Even though this would probably have fit better with Wackwitz's reading last week which talked about the penalty for women even trying to sneak into the Olympics back in Ancient Greece, but I feel like it's still an interesting addition. The inequality of how women are treated during these major sporting events range from how they are represented in the media to draw crowds to being paraded in front of the judges nude, so as to scrutinize their genitals (30 or so years ago). But there was man way back in Ancient Greece who believed that women should be given a more of an equal opportunity. In Plato's Republic (Book V), he briefly mentions the inequities of women and discusses the female guardian's "physical training." While "physical training" is not a sport, I feel like the same idea is behind it. Plato spoke of guardians, who (to put it very crudely) were people who had the most virtuous souls: intelligent, strong, and above all humble. He believed that they should be the protectors of everyone else. What was controversial about this was that he included women alongside men as protectors. "Physical training" was necessary for women engage in combat, but women working out was unheard of. He said that "the guardian women must strip for physical training," making them equal with men, who also had to strip to work out. "They must share in war and the other guardians' duties in the city and do nothing else," is another example of equity, although followed by, "but the lighter parts must be assigned to them because of the weakness of their sex." But still, this was circa 380 BC, way ahead of its time. To go back to him talking about women exercising naked, he addresses the men who would ogle or poke fun "the man who laughs at naked women doing physical training for the sake of what is best...doesn't know what he's laughing at." Basically, according to Plato, if you can't handle athletic women, you're a fool. So with that very brief discussion of Plato's theory of guardian women's "physical training," what do you think of that compared to athletics today? All this discussion of women athletes reminded me of this passage. I thought maybe bringing it up might add something to the conversation.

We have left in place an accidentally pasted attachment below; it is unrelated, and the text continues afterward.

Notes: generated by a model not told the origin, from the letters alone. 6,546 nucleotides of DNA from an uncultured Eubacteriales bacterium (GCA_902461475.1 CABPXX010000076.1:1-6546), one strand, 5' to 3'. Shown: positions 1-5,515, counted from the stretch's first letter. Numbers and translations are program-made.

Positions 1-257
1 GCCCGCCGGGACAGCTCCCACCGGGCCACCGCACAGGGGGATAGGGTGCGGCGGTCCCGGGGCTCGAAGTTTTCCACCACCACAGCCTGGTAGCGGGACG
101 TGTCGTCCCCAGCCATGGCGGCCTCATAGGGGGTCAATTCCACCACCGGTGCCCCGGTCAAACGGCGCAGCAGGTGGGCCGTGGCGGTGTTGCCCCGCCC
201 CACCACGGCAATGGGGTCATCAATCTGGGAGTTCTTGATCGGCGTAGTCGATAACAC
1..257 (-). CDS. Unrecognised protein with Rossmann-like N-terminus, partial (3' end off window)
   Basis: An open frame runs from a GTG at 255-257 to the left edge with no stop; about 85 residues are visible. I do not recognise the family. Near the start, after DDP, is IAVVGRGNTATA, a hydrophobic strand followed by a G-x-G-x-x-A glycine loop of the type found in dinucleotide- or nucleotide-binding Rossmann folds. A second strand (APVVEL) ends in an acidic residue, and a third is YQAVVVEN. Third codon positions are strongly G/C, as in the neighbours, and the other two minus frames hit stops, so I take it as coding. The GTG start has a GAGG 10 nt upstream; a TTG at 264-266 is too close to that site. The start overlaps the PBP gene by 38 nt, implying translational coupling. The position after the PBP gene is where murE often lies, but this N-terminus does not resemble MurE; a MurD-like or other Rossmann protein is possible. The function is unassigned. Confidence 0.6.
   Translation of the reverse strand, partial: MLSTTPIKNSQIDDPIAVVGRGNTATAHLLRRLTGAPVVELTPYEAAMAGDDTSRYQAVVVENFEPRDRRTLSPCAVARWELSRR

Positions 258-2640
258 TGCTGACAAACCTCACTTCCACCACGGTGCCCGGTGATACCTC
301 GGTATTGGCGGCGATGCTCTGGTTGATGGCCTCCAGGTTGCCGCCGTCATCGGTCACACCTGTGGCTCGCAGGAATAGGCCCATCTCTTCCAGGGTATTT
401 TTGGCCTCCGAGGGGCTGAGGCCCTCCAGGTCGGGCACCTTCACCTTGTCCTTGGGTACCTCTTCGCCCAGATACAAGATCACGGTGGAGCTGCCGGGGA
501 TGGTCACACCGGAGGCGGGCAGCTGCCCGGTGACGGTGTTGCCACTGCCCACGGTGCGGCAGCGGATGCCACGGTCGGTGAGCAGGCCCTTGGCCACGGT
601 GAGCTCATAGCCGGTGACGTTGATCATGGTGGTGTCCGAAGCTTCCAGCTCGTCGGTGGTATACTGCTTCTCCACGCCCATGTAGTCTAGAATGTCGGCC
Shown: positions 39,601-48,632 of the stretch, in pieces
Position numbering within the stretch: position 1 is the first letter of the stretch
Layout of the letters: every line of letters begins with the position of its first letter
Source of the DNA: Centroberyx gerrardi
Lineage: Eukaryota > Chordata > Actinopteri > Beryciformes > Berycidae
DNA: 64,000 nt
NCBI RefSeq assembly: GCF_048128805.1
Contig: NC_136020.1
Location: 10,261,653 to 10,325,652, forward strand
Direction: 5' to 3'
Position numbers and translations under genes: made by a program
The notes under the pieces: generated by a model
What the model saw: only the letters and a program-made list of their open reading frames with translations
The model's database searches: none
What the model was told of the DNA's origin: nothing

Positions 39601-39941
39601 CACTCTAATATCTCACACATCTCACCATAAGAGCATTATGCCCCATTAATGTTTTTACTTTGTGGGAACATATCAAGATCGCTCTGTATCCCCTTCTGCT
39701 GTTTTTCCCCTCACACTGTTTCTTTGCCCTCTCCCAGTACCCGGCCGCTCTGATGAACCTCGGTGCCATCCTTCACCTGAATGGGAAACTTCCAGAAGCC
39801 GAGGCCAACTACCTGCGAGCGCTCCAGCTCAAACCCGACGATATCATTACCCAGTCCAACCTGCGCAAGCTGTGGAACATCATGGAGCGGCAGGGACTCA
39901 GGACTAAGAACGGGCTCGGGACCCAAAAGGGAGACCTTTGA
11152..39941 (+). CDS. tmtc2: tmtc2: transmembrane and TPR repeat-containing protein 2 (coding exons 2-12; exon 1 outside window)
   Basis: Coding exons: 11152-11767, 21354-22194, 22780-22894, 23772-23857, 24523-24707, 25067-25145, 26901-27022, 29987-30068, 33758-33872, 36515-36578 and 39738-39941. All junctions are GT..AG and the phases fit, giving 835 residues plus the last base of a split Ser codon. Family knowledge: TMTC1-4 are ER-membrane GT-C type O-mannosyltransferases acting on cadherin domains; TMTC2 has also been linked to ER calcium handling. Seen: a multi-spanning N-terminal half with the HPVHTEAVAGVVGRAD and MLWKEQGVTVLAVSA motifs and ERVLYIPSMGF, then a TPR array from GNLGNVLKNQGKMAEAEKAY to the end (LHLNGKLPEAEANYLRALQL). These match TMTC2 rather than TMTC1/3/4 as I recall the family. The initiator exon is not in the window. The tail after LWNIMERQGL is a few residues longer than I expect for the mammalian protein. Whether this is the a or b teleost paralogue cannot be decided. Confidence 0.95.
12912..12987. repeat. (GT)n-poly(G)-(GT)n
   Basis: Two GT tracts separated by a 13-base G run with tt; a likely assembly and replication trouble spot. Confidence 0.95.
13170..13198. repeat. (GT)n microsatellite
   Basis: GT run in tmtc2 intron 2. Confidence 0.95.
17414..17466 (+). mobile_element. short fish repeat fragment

Plato's Thoughts (Diablog 6, follow-up entry)
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